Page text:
A study published in March 2019 demonstrated, based on previous studies (meta-analysis), that the effectiveness rate of acupuncture was much higher than that for drugs. Not only that, but in addition the side effects of patients who received acupuncture were well below those who took the drugs. All of this comes at a time when the United States is considering officially reimbursing acupuncture for curing back pain instead of opioids, which is extremely dangerous for health.
This meta-analysis demonstrates beyond a shadow of a doubt that acupuncture is a worthwhile treatment option for those who want to use it.
What is Migraine?
Migraine is a predominant neurovascular disorder. The WHO classifies migraine as the third most common pathology and the second most disabling neurological disorder in the world. An epidemiological study of migraine in China revealed an incidence of 9.3% in the general population. Women are more vulnerable to this disease.
In addition to the damage caused by the disease itself, migraine sufferers have a higher probability of cardiovascular and cerebrovascular disease (ischemic stroke) than people without migraine, especially women and the elderly. The ‘migraineur’ is also likely to suffer from multiple diseases such as epilepsy, depression and affective disorders. Migraine is a heavy burden for the family and society. As a result, the prevention and treatment of migraine has become urgent.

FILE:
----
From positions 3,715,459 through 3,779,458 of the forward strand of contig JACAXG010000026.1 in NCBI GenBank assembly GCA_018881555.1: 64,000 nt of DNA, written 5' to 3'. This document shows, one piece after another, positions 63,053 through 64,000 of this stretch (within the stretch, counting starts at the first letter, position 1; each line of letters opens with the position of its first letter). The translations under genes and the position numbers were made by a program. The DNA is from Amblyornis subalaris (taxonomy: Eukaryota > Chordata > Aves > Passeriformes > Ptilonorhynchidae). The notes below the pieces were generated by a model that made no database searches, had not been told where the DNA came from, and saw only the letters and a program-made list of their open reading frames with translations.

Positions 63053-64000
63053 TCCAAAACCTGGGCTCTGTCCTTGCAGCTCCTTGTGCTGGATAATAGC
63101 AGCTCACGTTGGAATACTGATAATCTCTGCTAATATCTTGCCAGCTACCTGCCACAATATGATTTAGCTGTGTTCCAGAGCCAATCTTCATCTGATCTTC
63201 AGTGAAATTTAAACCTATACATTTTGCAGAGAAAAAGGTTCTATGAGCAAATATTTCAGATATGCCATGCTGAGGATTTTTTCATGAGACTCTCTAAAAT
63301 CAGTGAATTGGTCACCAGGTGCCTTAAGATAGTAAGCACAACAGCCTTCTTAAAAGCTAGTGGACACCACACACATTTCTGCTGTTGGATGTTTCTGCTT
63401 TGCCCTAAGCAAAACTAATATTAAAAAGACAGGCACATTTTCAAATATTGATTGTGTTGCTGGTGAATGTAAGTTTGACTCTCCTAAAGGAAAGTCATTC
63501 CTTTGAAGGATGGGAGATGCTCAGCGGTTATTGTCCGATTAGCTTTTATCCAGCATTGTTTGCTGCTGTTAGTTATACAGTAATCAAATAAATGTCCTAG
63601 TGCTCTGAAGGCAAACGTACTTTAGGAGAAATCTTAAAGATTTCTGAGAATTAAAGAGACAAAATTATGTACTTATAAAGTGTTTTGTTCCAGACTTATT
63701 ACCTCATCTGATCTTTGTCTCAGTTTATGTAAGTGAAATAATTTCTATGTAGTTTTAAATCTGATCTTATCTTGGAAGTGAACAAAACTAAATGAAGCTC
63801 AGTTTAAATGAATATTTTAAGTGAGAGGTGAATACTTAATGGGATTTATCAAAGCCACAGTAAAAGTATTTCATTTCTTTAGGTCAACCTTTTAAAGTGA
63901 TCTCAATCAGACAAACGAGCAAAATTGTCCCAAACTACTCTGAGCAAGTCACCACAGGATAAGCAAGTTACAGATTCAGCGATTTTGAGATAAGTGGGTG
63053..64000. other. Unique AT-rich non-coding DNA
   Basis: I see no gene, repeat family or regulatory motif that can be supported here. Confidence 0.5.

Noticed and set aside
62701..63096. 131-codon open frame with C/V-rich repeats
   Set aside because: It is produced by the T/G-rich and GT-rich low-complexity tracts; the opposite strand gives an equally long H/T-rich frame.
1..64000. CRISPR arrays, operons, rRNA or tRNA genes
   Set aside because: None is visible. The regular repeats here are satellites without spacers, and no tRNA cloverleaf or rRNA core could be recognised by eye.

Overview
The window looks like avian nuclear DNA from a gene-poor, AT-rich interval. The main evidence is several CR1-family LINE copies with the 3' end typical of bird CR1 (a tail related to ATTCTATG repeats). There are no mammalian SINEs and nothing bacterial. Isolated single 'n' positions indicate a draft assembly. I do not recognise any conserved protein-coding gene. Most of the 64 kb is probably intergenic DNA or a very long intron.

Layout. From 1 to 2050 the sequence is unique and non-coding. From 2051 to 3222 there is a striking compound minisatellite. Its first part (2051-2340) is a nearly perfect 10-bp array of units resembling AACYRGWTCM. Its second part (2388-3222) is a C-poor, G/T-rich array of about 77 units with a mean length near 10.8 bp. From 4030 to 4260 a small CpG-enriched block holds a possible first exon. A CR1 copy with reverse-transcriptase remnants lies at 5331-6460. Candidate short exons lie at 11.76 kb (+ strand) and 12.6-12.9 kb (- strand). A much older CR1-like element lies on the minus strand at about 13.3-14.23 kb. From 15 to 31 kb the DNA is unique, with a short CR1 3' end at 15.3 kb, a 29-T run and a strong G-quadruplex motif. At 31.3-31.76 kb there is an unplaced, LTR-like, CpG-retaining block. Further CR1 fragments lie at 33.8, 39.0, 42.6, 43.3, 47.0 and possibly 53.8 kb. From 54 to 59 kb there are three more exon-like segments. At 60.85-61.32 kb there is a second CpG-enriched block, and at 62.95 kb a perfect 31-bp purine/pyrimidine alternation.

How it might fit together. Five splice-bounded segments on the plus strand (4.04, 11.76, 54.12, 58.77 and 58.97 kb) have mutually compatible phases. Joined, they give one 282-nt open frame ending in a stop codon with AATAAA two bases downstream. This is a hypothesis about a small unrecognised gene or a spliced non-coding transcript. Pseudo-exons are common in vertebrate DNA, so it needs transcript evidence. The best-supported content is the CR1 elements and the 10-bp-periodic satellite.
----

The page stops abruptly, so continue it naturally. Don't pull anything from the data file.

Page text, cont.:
Analgesic and prophylactic oral medications are currently the main treatment for migraine. Initial acute treatment includes NSAIDs, barbiturates, opioids, triptans and ergotamine, while β-blockers, calcium channel blockers, antiepileptics and antidepressants are suggested during remission to reduce frequency, severity and duration of migraine. Medications can relieve pain to some degree, but are easy to recruit and have various side effects, including nausea and vomiting, somnipathy, obesity, and headaches caused by overuse of drugs.
The Advantage of Acupuncture
Acupuncture is a traditional therapy used for thousands of years in China to treat headaches. A Cochrane systematic review showed that acupuncture can reduce the frequency of migraines. A 24-week RCT conducted by Liang FR and her colleague published on JAMA in 2017 indicated that acupuncture can reduce the number of migraine attacks significantly. A randomised clinical trial with 6 weeks of treatment followed by one year by Wang LP and his colleague revealed that acupuncture can reduce pain in the short term, while reducing the frequency of migraine and the duration of pain to long term.
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